Preprints
https://doi.org/10.5194/cp-2021-36
https://doi.org/10.5194/cp-2021-36

  29 Apr 2021

29 Apr 2021

Review status: this preprint is currently under review for the journal CP.

Reconstructing burnt area during the Holocene: an Iberian case study

Yicheng Shen1,2,3, Luke Sweeney1,2, Mengmeng Liu3, Jose Antonio Lopez Saez4, Sebastián Pérez-Díaz5, Reyes Luelmo-Lautenschlaeger4, Graciela Gil-Romera6, Dana Hoefer7, Gonzalo Jiménez-Moreno8, Heike Schneider9, I. Colin Prentice1,3, and Sandy P. Harrison1,2 Yicheng Shen et al.
  • 1Leverhulme Centre for Wildfires, Environment and Society, Imperial College London, South Kensington, London, SW7 2BW, UK
  • 2Geography & Environmental Science, Reading University, Whiteknights, Reading, RG6 6AH, UK
  • 3Department of Life Sciences, Imperial College London, Silwood Park Campus, Buckhurst Road, Ascot SL5 7PY, UK
  • 4Instituto de Historia, Centro de Ciencias Humanas y Sociales, Consejo Superior de Investigaciones Científicas, Madrid, Spain
  • 5Department of Geography, Urban and Regional Planning, University of Cantabria, Santander, Spain
  • 6Instituto Pirenaico de Ecología-CSIC, Avda. Montañana 1005, 50059, Zaragoza, Spain
  • 7Senckenberg Research Station of Quaternary Palaeontology, Am Jakobskirchhof 4, 99423 Weimar, Germany
  • 8Departamento de Estratigrafía y Paleontología, Facultad de Ciencias, Universidad de Granada, Avda. Fuente Nueva S/N, 18002 Granada, Spain
  • 9Institut für Geographie, Friedrich-Schiller-Universität Jena, Löbdergraben 32, 07743 Jena, Germany

Abstract. Charcoal accumulated in lake, bog or other anoxic sediments through time has been used to document the geographical patterns in changes in fire regimes. Such reconstructions are useful to explore the impact of climate and vegetation changes on fire during periods when the human influence was less prevalent than today. However, charcoal records only provide semi-quantitative estimates of change in biomass burning. Here we derive quantitative estimates of burnt area from vegetation data in two stages. First, we relate the modern charcoal abundance to burnt area using a conversion factor derived from a generalized linear model of burnt area probability based on eight environmental predictors. Then, we establish the relationship between fossil pollen assemblages and burnt area using Tolerance-weighted Weighted Averaging Partial Least-Squares with sampling frequency correction (fxTWA-PLS). We test this approach using the Iberian Peninsula as a case study because it is a fire-prone region with abundant pollen and charcoal records covering the Holocene. We derive the vegetation-burnt area relationship using the 29 records that have both modern and fossil charcoal and pollen data, and then reconstruct palaeo-burnt area for the 114 records with Holocene pollen records. The pollen data predict charcoal abundances through time relatively well (R2 = 0.47) and the changes in reconstructed burnt area are synchronous with known climate changes through the Holocene. This new method opens up the possibility of reconstructing changes in fire regimes quantitatively from pollen records, which are far more numerous than charcoal records.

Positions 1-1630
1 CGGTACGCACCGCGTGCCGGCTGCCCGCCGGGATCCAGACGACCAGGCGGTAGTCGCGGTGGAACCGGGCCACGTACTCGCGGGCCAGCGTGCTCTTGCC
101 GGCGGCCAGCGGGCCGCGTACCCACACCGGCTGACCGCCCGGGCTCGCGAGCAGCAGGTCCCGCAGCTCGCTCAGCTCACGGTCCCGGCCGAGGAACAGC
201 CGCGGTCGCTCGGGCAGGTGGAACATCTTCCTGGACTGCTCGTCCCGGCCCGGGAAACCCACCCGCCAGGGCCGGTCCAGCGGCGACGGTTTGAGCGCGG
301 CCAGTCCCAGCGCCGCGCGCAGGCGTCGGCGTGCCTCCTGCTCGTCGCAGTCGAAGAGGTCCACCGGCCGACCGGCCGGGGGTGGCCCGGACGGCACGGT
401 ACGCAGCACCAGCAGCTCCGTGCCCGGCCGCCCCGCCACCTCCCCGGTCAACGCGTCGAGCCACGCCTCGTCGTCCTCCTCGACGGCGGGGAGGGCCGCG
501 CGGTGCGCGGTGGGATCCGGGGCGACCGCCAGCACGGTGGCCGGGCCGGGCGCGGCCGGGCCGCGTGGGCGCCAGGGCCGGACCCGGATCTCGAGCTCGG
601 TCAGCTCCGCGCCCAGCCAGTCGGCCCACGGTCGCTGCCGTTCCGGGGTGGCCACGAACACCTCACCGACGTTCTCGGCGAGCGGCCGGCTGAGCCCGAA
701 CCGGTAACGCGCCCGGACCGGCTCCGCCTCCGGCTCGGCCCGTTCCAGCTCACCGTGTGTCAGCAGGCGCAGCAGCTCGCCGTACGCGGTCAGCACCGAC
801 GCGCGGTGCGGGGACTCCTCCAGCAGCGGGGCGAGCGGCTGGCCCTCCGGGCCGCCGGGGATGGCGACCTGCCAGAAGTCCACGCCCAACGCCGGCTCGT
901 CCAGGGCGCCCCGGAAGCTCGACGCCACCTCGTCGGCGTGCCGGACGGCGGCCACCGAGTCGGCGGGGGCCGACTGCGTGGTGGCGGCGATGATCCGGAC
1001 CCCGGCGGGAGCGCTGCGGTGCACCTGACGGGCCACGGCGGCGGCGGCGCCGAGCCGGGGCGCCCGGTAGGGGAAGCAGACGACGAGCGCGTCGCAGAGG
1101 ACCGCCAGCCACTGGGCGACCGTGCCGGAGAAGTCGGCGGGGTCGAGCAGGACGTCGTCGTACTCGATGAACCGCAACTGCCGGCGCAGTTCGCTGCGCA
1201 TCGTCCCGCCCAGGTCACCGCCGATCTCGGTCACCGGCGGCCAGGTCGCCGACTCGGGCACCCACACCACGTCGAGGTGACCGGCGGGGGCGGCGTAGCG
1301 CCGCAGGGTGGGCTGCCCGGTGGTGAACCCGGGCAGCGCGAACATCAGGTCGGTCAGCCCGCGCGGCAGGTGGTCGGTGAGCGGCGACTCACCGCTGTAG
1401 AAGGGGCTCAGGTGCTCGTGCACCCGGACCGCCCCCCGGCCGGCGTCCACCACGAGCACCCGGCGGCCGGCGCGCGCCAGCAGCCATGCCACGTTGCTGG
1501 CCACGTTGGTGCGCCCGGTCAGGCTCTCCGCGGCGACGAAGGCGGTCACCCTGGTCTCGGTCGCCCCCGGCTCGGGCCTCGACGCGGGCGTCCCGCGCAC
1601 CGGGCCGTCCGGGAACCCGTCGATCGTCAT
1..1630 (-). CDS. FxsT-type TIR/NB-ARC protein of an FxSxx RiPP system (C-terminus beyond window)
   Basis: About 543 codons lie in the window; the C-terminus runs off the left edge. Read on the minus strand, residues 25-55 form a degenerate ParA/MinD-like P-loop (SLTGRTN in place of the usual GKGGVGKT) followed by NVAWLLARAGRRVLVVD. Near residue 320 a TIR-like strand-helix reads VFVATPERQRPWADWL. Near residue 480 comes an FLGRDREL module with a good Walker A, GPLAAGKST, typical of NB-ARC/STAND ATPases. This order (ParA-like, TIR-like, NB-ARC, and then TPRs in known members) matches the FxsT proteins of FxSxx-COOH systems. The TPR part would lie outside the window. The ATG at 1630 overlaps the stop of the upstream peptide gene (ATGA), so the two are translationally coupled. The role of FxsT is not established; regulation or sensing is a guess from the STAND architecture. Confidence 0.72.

Yicheng Shen et al.

Status: open (until 18 Jul 2021)

Comment types: AC – author | RC – referee | CC – community | EC – editor | CEC – chief editor | : Report abuse
  • RC1: 'Comment on cp-2021-36', Anonymous Referee #1, 03 May 2021 reply
    • AC1: 'Reply on RC1', Yicheng Shen, 03 Jun 2021 reply
  • CC1: 'Comment on cp-2021-36', Paulo Fernandes, 04 May 2021 reply
    • CC2: 'Reply on CC1', Yicheng Shen, 03 Jun 2021 reply
    • AC2: 'Reply on CC1', Yicheng Shen, 03 Jun 2021 reply

Yicheng Shen et al.

Yicheng Shen et al.

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Short summary
We present a method to reconstruct burnt area using a relationship between pollen and charcoal abundances, and calibration of charcoal abundance using modern observations of burnt area. We use this method to reconstruct changes in burnt area over the past 12,000 years from sites in Iberia. We show that regional changes in burnt area reflect known changes in climate, with high burnt area during warming intervals and low burnt area when the climate was cooler and/or wetter than today.